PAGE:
I read Lawrence Lessig’s Remix a few months ago, a great book with a stimulating positive approach to the whole piracy and copyright problema, focusing on finding solutions which cater to the increasingly prevailing remixed and remediated forms of digital art and culture, in which the hybrid has become common ground. Lessig discusses new musical ‘innovators’ like Girl Talk, who creates elaborate and eclectic remixes of current pop sounds and anthems, creating a new musical discourse which reflects, winks, ironizes and mocks, while still standing firmly on its own. These kind of adaptations, versionings or reinterpretations have been part of music since its beginnings, coming to the forefront mostly in dub, hiphop, turntablism and the use of samples in electronic music. Just think about all the beats, breaks, loops and glitches that have made a career for themselves and their derivative offspring in musical history.
Electronic music, though now very much grounded in the digital realm, did not originate there, but it did find a save heaven or warm nest in the online environment. Remixing, sampling and turntablism can be seen as the starting point of all kinds of different genres in electronic music, they might even be seen as the most essential aspect of this music genre. This has lead to all kinds of ontologies and classifications into genres and subgenres which have been set up to help define te jungle (ha!) of all the diverse electronic creations.
A great sarcastic attempt to develop such a musical ontology for electronic music has been around on the web for years: Ishkur’s Guide to Electronic Music. A highly personalized ontology that is (with many self-created genres and similar definitions and descriptions), though in its hilarity also strangely precise and very informative. The master mind behind Ishkur is Kenneth John Taylor. In an interview with Taylor, conducted by Joe Farbrook from Histories of Internet Art (who sees Taylor’s work as a form of found art), Taylor explains himself and his guide. His main reason to publish his guide on the Internet was the fact that there are to many copyright infringing samples on it and Taylor did not want to create a commercial product to profit of others work. He also wanted to be able to add the samples next to the text, playing whilst you are reading. Taylor’s vision towards his guide is very interesting, defining it as an unfinished project:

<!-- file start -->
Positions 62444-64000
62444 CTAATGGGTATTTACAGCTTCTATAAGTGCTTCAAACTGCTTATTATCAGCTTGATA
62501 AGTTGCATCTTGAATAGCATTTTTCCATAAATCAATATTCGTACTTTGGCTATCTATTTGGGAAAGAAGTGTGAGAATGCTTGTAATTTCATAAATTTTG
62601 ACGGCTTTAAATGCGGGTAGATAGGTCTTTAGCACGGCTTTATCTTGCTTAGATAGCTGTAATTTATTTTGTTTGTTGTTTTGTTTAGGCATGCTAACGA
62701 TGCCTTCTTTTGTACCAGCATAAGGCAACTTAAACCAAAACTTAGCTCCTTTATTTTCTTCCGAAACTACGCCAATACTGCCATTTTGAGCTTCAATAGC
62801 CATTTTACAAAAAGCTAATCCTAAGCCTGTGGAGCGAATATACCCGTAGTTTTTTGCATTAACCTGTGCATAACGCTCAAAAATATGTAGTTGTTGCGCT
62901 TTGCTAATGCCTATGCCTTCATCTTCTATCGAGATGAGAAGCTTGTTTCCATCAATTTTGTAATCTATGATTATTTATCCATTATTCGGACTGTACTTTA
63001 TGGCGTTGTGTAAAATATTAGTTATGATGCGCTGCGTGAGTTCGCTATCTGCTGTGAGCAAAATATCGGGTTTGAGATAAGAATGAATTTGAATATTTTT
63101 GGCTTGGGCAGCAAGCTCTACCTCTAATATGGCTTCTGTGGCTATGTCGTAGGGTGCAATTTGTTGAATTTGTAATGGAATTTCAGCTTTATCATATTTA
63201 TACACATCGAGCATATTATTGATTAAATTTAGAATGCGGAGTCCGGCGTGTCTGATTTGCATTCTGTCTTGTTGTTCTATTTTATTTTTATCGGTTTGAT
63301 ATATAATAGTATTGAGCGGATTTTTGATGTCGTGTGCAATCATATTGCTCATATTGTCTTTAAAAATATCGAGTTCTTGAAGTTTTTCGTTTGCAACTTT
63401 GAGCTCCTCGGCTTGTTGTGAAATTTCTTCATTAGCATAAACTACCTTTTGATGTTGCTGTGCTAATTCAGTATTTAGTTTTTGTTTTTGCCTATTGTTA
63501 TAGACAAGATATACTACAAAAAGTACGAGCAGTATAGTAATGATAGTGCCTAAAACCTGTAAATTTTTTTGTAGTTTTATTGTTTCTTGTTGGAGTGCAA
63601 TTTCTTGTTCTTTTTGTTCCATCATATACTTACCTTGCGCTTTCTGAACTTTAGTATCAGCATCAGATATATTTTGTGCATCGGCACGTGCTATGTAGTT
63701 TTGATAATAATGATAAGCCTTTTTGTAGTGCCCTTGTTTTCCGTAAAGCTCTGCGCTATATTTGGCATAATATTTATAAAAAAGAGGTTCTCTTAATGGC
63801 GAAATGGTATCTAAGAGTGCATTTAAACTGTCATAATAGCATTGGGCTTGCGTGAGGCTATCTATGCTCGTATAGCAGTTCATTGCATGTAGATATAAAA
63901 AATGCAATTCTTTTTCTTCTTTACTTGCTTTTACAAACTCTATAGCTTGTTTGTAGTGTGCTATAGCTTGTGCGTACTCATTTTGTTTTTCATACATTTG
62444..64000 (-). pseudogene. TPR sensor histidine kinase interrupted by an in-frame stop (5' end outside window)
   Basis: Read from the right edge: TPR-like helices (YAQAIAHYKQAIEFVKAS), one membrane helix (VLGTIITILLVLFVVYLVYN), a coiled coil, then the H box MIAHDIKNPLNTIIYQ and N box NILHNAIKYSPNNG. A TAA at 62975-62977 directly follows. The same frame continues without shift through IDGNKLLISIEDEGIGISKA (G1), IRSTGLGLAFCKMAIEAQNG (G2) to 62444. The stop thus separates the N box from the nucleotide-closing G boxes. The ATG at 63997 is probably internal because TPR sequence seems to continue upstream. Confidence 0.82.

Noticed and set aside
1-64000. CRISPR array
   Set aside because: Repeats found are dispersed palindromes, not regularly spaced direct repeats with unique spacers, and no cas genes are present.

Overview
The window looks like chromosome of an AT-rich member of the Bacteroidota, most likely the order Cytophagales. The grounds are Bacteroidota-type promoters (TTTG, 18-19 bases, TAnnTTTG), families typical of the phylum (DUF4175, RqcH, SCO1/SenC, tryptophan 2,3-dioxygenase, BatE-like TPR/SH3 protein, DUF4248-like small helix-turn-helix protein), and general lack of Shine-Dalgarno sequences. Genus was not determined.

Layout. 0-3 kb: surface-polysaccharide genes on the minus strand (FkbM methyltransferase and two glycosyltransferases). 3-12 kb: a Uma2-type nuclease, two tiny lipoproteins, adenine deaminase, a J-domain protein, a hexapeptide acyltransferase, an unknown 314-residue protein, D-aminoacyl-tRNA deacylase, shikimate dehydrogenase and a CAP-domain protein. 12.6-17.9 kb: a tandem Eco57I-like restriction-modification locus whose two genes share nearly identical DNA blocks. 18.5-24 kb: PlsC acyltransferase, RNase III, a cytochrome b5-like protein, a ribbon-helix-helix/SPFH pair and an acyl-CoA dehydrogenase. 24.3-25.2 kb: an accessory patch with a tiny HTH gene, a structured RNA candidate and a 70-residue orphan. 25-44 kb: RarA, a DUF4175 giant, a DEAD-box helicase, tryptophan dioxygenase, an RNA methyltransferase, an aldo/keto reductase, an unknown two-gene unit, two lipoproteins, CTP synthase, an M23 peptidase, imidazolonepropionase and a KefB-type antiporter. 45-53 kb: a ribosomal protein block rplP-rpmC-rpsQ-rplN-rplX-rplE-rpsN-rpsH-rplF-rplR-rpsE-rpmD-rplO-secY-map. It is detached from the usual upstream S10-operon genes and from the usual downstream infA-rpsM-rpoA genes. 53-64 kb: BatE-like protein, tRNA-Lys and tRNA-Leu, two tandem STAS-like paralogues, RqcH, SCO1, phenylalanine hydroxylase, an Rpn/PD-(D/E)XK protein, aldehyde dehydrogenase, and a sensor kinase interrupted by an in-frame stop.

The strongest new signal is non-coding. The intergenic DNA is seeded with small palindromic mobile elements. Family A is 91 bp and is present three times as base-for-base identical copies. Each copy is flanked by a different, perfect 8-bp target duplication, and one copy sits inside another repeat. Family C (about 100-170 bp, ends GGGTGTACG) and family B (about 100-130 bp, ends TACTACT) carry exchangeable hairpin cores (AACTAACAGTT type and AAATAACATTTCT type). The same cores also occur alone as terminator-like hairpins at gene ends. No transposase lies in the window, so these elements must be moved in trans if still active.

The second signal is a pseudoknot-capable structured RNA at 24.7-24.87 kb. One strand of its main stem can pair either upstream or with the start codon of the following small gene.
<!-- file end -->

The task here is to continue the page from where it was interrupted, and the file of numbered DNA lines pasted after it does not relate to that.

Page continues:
“If you are really into New Media and internet art and all that jazz, here’s some food for thought: My Music Guide isn’t done. It will never be done. It’s what you call a “work in progress”. I continually update it, revise it, change it, add different samples, newer samples, new genres, new definitions and snarling little comments to it as time goes on. There is no definitive version of it at all. It is constantly being changed by me. I think that is something that the New Media world is adopting now. I first heard of it, actually, from George Lucas when he mentioned the original Star Wars Trilogy as being a “work in progress”. And when you think about it, that’s exactly what the internet and new media is. There is no central planner. There is no Great Design to this World Wide Web of ours. We really have no idea what we’re doing now, and we have no idea what this thing is going to look like ten years ago (when it will likely be run and controlled by technologies that don’t exist yet). We are making this thing up as we go along. Every webpage is “under construction”, a work in progress. There’s no such thing as NOT being under construction, after all. I think that appeals to art as well. Under the traditional view, an artist will finish a piece (be it a book or a painting or whatever), and then work on the next piece. But the new model is one of continuously revising and updating existing pieces to fit new paradigms, to broaden their message, to evoke more complex reactions and responses, to keep up-to-date and make relevant commentaries about social life, or to keep improving. Art as Maintenance, and Maintenance as Art. If that doesn’t crank your gears, I don’t know what does. It’s a fascinating concept, I think.”